Geoff Morrell began, over scenes of the Northeastern Ohio campus: "Bitterly cold and covered in snow, Kent State seems a world away from Baghdad. Most students here, and on campuses across the country, are too busy studying, socializing -- even sleeping, to worry much about the war in Iraq."
Tickets are on sale online for the MRC's annual "DisHonors Awards." This year they will be held Thursday, March 30 at the Grand Hyatt in Washington, DC. Seats are $250.00 each. Last year we ended up oversold, and though we've moved to a bigger venue this year to accommodate a larger crowd, it would be wise to buy soon.
To place a credit card order via either PayPal or the MRC's own credit card processing system, go to: www.mediaresearch.org
That page also has a order for you can print out and then mail in, as well as the name, phone number and e-mail address for questions.
At each annual gala, we mockingly award the worst reporting of the year and then have a conservative leader accept the award in jest. Cal Thomas will again generously serve as Master of Ceremonies and this year we will feature a "Tribute to the American Military."
Past award galas have featured a who's who of conservative opinion leaders, from Ann Coulter to Laura Ingraham to Sean Hannity. This year we'll have Lawrence Kudlow, Tony Blankley and Mark Levin serving as award presenters. But we always have surprise participants, such as those who accept the awards. Two years ago Rush Limbaugh popped in. The year before, attendees were treated to the Charlie Daniels Band.
But the best reason to attend is to watch the videos of the nominated quotes and enjoy making fun of the media's misdirected left-wing reporting.
This year's award categories: Send Bush to Abu Ghraib Award Slam Uncle Sam Award Aaron Brown Memorial Award for the Stupidest Analysis Cindy Sheehan Media Hero Award The I'm Not a Geopolitical Genius But I Play One on TV Award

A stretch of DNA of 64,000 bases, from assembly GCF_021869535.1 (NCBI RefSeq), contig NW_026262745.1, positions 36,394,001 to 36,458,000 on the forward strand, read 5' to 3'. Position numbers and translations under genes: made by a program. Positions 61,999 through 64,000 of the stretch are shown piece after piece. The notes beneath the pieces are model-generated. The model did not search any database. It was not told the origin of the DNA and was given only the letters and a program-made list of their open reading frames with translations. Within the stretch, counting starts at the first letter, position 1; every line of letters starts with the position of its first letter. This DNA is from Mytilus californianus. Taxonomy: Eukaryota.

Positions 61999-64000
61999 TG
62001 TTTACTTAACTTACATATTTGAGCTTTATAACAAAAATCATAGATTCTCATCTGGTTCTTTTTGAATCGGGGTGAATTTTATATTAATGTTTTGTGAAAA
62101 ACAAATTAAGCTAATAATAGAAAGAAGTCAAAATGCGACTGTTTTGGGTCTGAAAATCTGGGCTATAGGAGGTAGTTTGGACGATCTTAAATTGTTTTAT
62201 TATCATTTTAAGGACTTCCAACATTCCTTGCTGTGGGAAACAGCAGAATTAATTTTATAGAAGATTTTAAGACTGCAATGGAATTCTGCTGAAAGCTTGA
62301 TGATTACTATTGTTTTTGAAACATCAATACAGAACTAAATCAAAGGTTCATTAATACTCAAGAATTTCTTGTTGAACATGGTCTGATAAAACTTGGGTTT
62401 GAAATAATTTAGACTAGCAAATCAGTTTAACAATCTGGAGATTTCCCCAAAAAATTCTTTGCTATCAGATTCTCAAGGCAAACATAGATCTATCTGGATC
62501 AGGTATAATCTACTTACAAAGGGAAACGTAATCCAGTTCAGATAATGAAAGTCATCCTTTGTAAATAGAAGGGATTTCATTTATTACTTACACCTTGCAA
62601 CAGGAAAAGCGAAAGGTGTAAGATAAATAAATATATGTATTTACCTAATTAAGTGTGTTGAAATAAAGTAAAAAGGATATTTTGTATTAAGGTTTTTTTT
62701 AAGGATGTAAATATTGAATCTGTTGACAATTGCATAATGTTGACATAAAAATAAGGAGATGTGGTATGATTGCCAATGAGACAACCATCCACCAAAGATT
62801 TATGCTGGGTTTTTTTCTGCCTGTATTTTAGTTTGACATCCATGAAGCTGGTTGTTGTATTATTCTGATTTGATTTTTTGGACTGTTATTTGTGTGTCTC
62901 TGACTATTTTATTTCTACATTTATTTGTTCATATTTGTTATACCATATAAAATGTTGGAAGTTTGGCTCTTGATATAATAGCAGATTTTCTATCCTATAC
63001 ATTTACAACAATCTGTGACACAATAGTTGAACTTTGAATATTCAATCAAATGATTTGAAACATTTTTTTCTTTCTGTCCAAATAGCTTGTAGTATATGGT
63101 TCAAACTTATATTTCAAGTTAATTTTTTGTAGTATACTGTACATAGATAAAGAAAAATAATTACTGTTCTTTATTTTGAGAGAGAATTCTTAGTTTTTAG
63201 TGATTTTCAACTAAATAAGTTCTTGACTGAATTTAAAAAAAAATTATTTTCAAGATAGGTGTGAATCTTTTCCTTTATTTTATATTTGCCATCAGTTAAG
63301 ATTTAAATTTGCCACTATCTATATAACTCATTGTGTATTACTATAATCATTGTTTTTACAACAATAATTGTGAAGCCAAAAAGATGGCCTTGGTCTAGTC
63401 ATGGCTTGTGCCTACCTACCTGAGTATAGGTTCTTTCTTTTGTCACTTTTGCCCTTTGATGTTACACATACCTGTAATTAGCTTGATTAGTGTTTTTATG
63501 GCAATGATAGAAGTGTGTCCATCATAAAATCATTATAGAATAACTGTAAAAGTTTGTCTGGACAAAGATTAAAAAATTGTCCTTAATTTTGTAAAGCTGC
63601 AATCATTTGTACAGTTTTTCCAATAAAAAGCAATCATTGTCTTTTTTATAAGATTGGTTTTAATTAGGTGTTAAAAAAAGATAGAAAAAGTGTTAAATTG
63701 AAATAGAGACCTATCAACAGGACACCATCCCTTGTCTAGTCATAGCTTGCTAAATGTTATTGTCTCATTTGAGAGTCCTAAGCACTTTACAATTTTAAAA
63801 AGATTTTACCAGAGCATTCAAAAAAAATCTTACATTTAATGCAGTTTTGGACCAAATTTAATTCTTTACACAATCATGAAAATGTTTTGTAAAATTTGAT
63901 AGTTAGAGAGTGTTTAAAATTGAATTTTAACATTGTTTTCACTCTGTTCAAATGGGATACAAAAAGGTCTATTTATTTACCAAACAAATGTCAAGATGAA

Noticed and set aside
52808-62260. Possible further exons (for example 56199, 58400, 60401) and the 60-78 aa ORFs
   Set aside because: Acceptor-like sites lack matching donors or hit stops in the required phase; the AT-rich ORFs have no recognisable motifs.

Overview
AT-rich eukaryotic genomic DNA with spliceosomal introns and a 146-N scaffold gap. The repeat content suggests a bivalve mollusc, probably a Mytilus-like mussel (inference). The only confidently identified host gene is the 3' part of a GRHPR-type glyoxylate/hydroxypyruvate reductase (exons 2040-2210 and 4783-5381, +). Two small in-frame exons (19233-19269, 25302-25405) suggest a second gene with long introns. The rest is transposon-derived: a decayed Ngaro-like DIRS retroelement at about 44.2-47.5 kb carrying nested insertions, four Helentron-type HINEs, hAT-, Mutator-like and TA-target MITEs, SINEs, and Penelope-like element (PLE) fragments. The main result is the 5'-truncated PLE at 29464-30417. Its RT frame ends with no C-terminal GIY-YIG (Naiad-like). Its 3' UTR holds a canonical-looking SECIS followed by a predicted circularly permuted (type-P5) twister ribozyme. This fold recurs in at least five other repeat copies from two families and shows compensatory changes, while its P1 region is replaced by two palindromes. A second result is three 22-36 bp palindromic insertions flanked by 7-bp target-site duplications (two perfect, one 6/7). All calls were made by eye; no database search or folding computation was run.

If you didn't attend last year, this is what you missed:
Cal Thomas, Sean Hannity, Ann Coulter, Neal Boortz, Zell Miller and T. Boone Pickens highlighted the presentations and acceptances of MRC's "2005 DisHonors Awards: Roasting the Most Outrageously Biased Liberal Reporters of 2004," which were presented on Thursday night, April 21, before an audience of more than 950 -- the MRC's largest crowd ever -- packed into the Grand Ballroom of the J.W. Marriott in Washington, D.C.
Following the presentation of the DisHonors Awards videos in five categories, a look at the Best of the Worst of Dan Rather and the audience picking the Quote of the Year, we presented a 12-minute video tribute to the Swift Boat Vets and POWs for Truth. MRC President L. Brent Bozell then honored a founder of the group, John O'Neill, with the MRC's Conservative of the Year Award.
DisHonors Awards winners were selected by a distinguished panel of 16 leading media observers, including Rush Limbaugh, who served as judges.
Cal Thomas, a syndicated columnist and host of FNC's After Hours with Cal Thomas, served as Master of Ceremonies. Sean Hannity, co-host of FNC's Hannity & Colmes and a national radio talk show host, was the first presenter of nominee videos and announcement of the winner, followed by author Ann Coulter and then Atlanta-based nationally-syndicated radio talk show host Neal Boortz.
In place of the journalist who won each award, a conservative accepted it in jest. Those standing in for the winners: Colin McNickle of the Pittsburgh Tribune Review, the target of Teresa Heinz Kerry's "shove it" remark; renowned businessman T. Boone Pickens; national radio talk show host Janet Parshall; Midge Decter, author and conservative intellectual; and former U.S. Senator Zell Miller.
The evening began with welcoming remarks from Cal Thomas, an invocation by Reverend Vincent Rigdon and the Pledge of Allegiance led by MRC Trustee Dick Eckburg.
After the second award category, we paid tribute to Reed Irvine, the founder of Accuracy in Media who passed away last year, and then Ann Coulter narrated a video review of Dan Rather's worst bias. Later, Cal Thomas urged the audience to put Peter Jennings in their prayers. To introduce acceptor Colin McNickle, attendees watched videos of Teresa Heinz Kerry's "shove it" attack of him and, leading into Zell Miller, attendees were treated to video of the Miller/Chris Matthews "duel" exchange from MSNBC's Republican convention coverage.
END Reprint of Summary of last year's event
To watch RealPlayer video of all of last year's nominated quotes and of the award presentations by Hannity, Coulter and Boortz, check: www.mediaresearch.org
-- Brent Baker